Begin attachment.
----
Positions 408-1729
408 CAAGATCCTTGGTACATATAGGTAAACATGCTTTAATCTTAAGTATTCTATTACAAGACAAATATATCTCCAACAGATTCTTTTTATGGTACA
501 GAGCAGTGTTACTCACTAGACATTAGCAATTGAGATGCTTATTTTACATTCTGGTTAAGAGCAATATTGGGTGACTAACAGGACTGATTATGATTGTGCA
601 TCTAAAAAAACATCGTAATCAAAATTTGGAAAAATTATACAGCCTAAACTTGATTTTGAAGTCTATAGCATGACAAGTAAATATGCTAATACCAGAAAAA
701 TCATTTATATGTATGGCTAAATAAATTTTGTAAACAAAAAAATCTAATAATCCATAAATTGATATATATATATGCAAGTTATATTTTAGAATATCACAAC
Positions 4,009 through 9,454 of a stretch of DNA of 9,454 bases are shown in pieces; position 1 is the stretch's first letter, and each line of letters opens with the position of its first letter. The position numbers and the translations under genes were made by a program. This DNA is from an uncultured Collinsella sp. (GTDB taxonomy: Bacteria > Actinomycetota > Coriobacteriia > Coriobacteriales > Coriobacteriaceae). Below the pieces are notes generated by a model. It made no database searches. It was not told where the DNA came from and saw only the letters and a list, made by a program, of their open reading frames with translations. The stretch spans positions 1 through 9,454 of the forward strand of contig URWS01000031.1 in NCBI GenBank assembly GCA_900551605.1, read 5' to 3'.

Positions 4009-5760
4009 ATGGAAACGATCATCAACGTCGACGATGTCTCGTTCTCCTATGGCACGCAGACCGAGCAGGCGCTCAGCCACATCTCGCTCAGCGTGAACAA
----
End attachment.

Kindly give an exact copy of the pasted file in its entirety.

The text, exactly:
Positions 408-1729
408 CAAGATCCTTGGTACATATAGGTAAACATGCTTTAATCTTAAGTATTCTATTACAAGACAAATATATCTCCAACAGATTCTTTTTATGGTACA
501 GAGCAGTGTTACTCACTAGACATTAGCAATTGAGATGCTTATTTTACATTCTGGTTAAGAGCAATATTGGGTGACTAACAGGACTGATTATGATTGTGCA
601 TCTAAAAAAACATCGTAATCAAAATTTGGAAAAATTATACAGCCTAAACTTGATTTTGAAGTCTATAGCATGACAAGTAAATATGCTAATACCAGAAAAA
701 TCATTTATATGTATGGCTAAATAAATTTTGTAAACAAAAAAATCTAATAATCCATAAATTGATATATATATATGCAAGTTATATTTTAGAATATCACAAC
Positions 4,009 through 9,454 of a stretch of DNA of 9,454 bases are shown in pieces; position 1 is the stretch's first letter, and each line of letters opens with the position of its first letter. The position numbers and the translations under genes were made by a program. This DNA is from an uncultured Collinsella sp. (GTDB taxonomy: Bacteria > Actinomycetota > Coriobacteriia > Coriobacteriales > Coriobacteriaceae). Below the pieces are notes generated by a model. It made no database searches. It was not told where the DNA came from and saw only the letters and a list, made by a program, of their open reading frames with translations. The stretch spans positions 1 through 9,454 of the forward strand of contig URWS01000031.1 in NCBI GenBank assembly GCA_900551605.1, read 5' to 3'.

Positions 4009-5760
4009 ATGGAAACGATCATCAACGTCGACGATGTCTCGTTCTCCTATGGCACGCAGACCGAGCAGGCGCTCAGCCACATCTCGCTCAGCGTGAACAA